Investors get shortchanged in share buybacks, study charges
Survey by BDO says controlling shareholders exploit greater access to information to buy stock from minorities on the cheap.
The controlling shareholders of Israel's publicly traded companies take advantage of investor ignorance, buying up publicly held shares cheaply during market slumps.
The accusation comes from Pini Shmueli-Nisan, senior partner in the BDO consulting group and head of corporate finance at the BDO Ziv Haft accounting firm. He bases this claim on a study of purchase offers conducted through the Tel Aviv Stock Exchange since 2005.
"During market rallies there are many share offerings, but during slumps these are sharply outnumbered by share buybacks," he observes. "The conclusion is that controlling shareholders sell the public shares at high prices and buy them back cheaply."
In 2008, the year the global economic crisis hit and the blue chip TA-25 index lost nearly half its value, nine companies were delisted from through buybacks, while only four new companies issued shares to the public.
The trend continued in 2009 as the crisis deepened, despite the rally of the TASE. In the course of the year 14 companies made buyback offers while only four conducted initial public offerings.
In 2010, which the TA-25 index ended 16% higher, seven companies were delisted through share buyouts while 22 companies conducted IPOs. In 2011, when the TA-25 index fell 18%, 13 companies were taken private while 11 companies went public.
Buyouts come at nadirs
Until several months ago 2012 was considered a bad year for the market, with thin trading volumes and relatively low share prices. Nine companies were erased from the trading boards through buyouts, while only three were newly listed.
"Buyout offers tend to come when share prices are near their lowest levels for the year," Shmueli-Nisan points out.
One of the buyouts the study cited as an example of a controlling shareholder apparently taking advantage of minority investors was the delisting of Granite Hacarmel Investments earlier this year by David Azrieli.
His Azrieli Group offered to buy the share at a 20% premium over the market price, but the offer was in fact 31% below its one-year high.
Publicly held shares of Tambour, another Azrieli Group company, were bought out for 20% below the share's one-year high, a 10% premium was over the market price.
Muzi Wertheim's Central Bottling Company (Coca-Cola Israel ) acquired all the outstanding shares in water bottler Neviot at 31% below the share's highest trading price, reached the previous year. But the purchase price was 64% above the market price.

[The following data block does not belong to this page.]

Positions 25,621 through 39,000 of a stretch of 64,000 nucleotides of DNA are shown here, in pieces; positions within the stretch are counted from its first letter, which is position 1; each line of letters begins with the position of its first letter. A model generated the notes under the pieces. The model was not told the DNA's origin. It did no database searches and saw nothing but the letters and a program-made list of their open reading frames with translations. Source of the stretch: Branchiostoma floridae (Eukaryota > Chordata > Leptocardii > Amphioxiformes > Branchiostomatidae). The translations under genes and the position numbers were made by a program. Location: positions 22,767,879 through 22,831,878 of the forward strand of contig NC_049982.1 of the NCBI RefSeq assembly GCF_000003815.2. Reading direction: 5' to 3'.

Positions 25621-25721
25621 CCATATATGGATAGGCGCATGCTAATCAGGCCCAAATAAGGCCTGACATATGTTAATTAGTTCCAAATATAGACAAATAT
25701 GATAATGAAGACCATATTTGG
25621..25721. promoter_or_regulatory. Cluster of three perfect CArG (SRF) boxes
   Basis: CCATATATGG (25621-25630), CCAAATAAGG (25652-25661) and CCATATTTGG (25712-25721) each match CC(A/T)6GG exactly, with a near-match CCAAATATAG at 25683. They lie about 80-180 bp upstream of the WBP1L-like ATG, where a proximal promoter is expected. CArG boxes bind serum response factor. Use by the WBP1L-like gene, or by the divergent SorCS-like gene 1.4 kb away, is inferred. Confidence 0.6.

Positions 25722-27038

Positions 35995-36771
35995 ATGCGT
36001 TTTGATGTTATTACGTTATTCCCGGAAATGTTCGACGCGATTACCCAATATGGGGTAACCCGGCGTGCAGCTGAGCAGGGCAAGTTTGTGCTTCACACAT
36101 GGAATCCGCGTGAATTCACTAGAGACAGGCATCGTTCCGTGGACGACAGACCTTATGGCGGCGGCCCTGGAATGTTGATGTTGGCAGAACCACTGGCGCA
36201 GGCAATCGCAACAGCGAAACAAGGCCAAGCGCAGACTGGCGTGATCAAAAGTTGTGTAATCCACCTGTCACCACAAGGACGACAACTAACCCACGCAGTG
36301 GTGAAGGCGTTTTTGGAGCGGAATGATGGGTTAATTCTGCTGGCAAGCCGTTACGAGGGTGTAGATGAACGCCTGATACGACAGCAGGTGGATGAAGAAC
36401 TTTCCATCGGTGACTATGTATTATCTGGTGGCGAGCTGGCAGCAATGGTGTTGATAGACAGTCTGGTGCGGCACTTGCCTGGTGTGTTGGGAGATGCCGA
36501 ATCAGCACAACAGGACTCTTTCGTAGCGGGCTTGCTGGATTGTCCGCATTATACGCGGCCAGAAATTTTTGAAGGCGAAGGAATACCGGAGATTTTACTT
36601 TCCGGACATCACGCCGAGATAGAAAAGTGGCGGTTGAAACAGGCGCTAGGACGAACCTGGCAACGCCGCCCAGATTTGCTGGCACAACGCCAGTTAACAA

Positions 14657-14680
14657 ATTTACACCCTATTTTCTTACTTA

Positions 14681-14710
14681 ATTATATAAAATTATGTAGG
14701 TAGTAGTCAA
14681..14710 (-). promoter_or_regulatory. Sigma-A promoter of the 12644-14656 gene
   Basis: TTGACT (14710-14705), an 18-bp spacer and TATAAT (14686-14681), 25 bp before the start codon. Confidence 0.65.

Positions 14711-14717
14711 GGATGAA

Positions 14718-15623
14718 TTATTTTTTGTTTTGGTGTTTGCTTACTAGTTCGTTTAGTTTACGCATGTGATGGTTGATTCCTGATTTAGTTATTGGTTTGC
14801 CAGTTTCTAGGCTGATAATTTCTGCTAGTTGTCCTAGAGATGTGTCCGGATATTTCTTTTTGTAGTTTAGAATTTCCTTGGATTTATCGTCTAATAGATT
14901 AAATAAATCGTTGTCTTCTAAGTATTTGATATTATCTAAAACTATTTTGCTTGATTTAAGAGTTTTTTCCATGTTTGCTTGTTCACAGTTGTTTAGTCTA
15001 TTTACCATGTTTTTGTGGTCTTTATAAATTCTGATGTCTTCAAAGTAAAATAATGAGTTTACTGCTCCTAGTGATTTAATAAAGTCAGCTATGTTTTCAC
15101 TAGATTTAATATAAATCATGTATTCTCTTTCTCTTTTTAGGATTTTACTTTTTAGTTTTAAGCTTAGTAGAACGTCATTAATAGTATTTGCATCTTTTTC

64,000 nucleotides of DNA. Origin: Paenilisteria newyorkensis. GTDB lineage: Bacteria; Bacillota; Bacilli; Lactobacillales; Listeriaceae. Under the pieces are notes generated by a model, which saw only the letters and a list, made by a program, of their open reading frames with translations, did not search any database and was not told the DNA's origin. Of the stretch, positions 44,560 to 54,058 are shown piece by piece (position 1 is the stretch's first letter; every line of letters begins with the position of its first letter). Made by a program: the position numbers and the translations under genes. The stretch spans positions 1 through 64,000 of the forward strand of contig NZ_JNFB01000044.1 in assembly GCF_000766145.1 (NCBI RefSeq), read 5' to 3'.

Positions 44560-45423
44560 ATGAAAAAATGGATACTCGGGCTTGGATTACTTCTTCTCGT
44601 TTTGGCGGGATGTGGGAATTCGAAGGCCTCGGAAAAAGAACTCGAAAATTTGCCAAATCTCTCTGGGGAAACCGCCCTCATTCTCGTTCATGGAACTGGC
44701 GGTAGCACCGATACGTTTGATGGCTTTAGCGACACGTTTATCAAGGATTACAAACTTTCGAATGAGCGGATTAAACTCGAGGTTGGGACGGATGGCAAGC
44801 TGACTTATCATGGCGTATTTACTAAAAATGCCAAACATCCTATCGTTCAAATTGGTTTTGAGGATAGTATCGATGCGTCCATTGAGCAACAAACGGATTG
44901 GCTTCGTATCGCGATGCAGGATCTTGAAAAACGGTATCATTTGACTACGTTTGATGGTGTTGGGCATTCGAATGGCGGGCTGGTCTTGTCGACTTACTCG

"This is a worrying state of affairs," says Shmueli-Nisan. "It shows that controlling owners have abundant information. They time their purchase offers to coincide with market slumps. As a result of a lack of sufficient regulatory instruments protecting the public they manage to snatch up companies and take them private at bargain prices.
"Low trading volumes and poor regulation on this matter play into the hands of controlling interests," Shmueli-Nisan goes on to explain, adding, "I think it's important for the Israel Securities Authority to intervene and set policies that will protect the investing public."
The BDO study indicates that not all companies take advantage of minority shareholders. ILDC Insurance Holdings was delisted after owner Eli Elezra paid a premium of 32% above the share's one-year high price. The controlling shareholders of Vardinon Textiles, meanwhile paid a 12% premium over the share's one-year high.
Lev Leviev, who controls Africa Israel Investments, paid a 6% premium for Negev Ceramics earlier this year, which was slightly higher than the average price in the previous half year.
Role of outside directors
It's important that outside directors, who are supposed to represent the public, solicit an unbiased appraisal to help determine the company's real value, Shmueli-Nisan says.
"One can understand controlling shareholders who decide that as a result of stiff regulation and low trading volumes the advantages they derive from owning a public company have declined to where it is a burden, but I believe [buying back shares in order to delist] should be done in a way that doesn't hurt the public," concludes Shmueli-Nisan.
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